The budget airline Wizz Air was the worst performer for UK flight delays among its peers last year, according to analysis that has raised fresh concerns about government plans to slash customer compensation schemes.
The Hungarian carrier – which operates short-haul flights from 10 UK airports including Belfast International, Cardiff, Edinburgh, Gatwick and Luton – was found to have flights running an average of 14 minutes and 24 second behind schedule in 2021, months before the latest travel chaos took hold.
Civil Aviation Authority data analysed by the PA Media identified Tui Airways as the second worst for punctuality on UK-departing flights, followed by British Airways, Virgin Atlantic and Loganair.
The budget airlines easyJet and Ryanair – two of the most-booked airlines in the UK – emerged as the most punctual among their peers. Only Ireland’s flag carrier, Aer Lingus, performed better, with a typical delay of three minutes and 12 seconds.
Overall, flight punctuality was better in 2021 than before the Covid pandemic due to travel restrictions that reduced the number of flights. However, the situation has deteriorated this year, with staff shortages leaving airports and airlines struggling to keep up with a rebound in travel after Covid restrictions were lifted. The recruitment problems have led to tens of thousands of flights being cancelled.
Consumer champions are calling for a U-turn on government plans to overhaul passenger compensation packages for UK flights.
“While these findings are worrying, the reality has actually been far worse for many travellers this summer,” said Guy Hobbs, the editor of the consumer magazine Which? Travel. “Holidaymakers have faced a barrage of disruption over the last few months, and these latest figures only serve to underline the need for urgent reform of the travel industry.
“The government must drop plans to slash passenger compensation for delayed and cancelled domestic flights,” Hobbs said.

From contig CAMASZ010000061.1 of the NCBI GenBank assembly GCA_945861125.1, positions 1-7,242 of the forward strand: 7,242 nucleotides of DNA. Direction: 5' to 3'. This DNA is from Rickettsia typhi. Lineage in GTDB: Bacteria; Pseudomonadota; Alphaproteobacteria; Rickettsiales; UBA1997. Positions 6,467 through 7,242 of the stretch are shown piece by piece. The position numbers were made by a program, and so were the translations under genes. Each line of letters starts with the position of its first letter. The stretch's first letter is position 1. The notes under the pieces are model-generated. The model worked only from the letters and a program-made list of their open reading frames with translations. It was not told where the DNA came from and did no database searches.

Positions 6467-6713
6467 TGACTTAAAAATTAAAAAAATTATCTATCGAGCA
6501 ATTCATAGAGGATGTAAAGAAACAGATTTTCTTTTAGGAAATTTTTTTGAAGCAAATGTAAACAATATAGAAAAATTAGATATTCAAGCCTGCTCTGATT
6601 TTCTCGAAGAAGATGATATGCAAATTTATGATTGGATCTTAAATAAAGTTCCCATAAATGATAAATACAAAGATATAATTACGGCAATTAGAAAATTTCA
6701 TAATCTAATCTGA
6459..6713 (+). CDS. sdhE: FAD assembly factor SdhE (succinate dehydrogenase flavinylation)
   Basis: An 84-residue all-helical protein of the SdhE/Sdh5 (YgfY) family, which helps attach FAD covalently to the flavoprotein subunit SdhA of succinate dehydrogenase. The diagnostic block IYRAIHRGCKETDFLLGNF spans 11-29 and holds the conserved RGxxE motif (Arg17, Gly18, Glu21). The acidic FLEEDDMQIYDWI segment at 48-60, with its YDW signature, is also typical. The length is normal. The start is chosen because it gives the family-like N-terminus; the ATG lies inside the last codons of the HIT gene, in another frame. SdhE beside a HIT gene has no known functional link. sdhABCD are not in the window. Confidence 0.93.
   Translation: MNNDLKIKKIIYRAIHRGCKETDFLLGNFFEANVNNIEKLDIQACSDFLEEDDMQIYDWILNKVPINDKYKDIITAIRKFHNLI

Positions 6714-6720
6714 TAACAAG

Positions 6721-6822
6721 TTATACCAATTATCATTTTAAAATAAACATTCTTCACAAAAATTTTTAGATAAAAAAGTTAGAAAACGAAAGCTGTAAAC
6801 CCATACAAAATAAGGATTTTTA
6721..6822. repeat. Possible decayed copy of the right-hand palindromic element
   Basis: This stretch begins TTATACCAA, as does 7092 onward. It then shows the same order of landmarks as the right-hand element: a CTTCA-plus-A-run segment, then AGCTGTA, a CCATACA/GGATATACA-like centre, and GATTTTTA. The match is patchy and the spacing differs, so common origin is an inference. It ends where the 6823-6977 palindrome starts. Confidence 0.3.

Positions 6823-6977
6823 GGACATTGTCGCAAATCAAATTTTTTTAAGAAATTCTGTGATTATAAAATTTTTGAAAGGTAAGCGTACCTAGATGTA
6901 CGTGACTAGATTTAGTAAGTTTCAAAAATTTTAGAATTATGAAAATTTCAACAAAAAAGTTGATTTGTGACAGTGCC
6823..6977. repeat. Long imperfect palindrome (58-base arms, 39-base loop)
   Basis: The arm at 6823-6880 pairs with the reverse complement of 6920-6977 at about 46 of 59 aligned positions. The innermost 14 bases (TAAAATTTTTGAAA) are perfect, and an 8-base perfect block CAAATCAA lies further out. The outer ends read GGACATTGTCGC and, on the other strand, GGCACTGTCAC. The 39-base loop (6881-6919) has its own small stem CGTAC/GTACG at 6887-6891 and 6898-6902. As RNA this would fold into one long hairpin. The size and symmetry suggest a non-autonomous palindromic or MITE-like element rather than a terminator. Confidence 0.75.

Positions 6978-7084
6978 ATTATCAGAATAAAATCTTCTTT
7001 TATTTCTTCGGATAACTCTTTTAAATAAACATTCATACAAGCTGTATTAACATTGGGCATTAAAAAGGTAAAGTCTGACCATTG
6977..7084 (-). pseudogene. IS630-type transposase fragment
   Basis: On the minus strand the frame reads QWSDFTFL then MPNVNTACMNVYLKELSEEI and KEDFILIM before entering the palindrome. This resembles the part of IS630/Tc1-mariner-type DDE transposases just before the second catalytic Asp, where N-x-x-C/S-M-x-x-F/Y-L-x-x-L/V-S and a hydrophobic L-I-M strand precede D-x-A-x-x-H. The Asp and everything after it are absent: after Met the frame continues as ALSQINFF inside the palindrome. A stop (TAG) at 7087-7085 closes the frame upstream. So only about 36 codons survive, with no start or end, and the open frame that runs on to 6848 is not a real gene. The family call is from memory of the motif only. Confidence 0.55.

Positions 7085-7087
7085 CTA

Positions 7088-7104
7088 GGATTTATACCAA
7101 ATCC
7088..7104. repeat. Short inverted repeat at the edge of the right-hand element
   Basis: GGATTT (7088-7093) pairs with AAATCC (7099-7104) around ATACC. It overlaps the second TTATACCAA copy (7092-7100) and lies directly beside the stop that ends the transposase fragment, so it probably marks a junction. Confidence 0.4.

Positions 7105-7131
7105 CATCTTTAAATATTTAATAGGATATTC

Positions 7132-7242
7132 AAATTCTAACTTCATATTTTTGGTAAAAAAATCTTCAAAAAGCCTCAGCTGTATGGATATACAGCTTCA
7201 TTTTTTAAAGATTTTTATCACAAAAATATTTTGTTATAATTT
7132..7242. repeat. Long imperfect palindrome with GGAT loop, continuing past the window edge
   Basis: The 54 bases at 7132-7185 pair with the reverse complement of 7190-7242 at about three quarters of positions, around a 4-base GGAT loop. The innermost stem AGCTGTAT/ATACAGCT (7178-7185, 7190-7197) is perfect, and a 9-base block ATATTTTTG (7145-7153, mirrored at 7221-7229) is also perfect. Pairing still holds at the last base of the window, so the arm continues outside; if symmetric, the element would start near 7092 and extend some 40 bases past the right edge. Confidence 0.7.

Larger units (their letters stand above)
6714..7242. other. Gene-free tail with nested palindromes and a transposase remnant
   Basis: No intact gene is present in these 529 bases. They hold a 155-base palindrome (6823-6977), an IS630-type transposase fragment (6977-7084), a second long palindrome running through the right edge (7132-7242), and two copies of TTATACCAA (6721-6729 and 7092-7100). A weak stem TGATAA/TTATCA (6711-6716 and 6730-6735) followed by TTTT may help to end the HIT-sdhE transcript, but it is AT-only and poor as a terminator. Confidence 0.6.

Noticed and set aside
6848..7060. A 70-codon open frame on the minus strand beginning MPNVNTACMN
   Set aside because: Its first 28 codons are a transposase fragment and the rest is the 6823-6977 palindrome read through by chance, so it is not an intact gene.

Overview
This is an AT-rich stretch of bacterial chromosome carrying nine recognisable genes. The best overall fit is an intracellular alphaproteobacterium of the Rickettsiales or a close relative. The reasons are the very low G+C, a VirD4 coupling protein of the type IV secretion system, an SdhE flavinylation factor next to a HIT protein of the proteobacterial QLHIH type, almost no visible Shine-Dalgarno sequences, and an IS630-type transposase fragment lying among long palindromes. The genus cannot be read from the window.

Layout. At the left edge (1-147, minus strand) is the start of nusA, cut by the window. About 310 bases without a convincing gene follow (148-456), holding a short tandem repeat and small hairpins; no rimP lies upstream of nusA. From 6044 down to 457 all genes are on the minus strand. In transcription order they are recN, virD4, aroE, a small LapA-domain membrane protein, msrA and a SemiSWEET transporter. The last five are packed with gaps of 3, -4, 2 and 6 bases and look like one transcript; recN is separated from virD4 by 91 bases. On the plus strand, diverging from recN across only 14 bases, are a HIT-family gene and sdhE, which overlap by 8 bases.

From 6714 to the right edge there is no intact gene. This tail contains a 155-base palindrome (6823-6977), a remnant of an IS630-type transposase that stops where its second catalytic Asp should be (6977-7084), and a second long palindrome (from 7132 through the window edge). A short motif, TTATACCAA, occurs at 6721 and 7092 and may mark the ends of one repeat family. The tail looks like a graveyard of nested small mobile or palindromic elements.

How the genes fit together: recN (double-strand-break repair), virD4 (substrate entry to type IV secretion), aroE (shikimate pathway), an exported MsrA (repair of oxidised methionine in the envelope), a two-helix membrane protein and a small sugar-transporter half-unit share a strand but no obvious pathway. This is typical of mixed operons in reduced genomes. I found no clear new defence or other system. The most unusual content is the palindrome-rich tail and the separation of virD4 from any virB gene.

The Department for Transport (DfT) announced in January that it was considering overhauling rules concerning air passengers’ rights for flights within the UK as part of its post-Brexit reforms.
Currently, someone on an internal flight from Edinburgh to London is entitled to claim £220 once their flight has been delayed by three hours, unless it was caused by extraordinary circumstances such as bad weather.
The compensation payable is fixed and is not linked to the price paid by the passenger. However, under the proposed changessum would be linked to the fare, meaning a passenger who had paid £50 for a domestic flight would receive £12.50 back after a 90-minute delay.
The Department for Transport did not comment on the compensation scheme overhaul, but said it was up to the travel sector to make sure passengers “could get away on their well-deserved summer holidays”.
The spokesperson said the government had made efforts to support the industry, including through accelerated vetting checks that were helping to speed up recruitment. “These measures are working and flight cancellations have recently fallen back to their 2019 levels following the changes, which are providing passengers with more certainty,” they said.
Wizz Air was contacted for comment.
Average flight delays from UK airports in 2021
1 Wizz Air: 14 minutes and 24 seconds
2 Tui Airways: 13 minutes and 18 seconds
3 British Airways: 12 minutes and 42 seconds
4 Virgin Atlantic: 12 minutes
5 Loganair: 11 minutes and 30 seconds
6 Air France: 11 minutes and 12 seconds
7 Lufthansa: 10 minutes
8 KLM: eight minutes and 42 seconds
9 Eastern Airways: seven minutes and 48 seconds
10 Jet2.com: seven minutes and 42 seconds
11 American Airlines: seven minutes
12 Ryanair: six minutes and six seconds
13 EasyJet: four minutes and 36 seconds
14 Aer Lingus: three minutes and 12 seconds